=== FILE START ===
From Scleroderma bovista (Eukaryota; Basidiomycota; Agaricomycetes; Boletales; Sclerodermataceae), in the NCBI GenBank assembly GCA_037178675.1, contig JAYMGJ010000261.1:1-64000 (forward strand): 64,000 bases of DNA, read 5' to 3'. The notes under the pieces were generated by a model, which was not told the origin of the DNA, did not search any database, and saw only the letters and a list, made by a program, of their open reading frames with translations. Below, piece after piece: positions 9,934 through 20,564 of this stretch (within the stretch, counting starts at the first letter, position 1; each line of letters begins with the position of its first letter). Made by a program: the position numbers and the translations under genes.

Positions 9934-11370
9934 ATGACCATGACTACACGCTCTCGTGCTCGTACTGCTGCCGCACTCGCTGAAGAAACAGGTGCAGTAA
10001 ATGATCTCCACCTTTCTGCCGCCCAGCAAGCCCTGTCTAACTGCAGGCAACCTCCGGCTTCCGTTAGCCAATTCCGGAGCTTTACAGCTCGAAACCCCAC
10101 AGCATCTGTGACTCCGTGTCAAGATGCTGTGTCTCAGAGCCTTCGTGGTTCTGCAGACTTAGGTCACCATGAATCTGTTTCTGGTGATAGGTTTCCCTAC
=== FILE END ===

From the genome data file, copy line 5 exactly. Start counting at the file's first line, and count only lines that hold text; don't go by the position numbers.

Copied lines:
10101 AGCATCTGTGACTCCGTGTCAAGATGCTGTGTCTCAGAGCCTTCGTGGTTCTGCAGACTTAGGTCACCATGAATCTGTTTCTGGTGATAGGTTTCCCTAC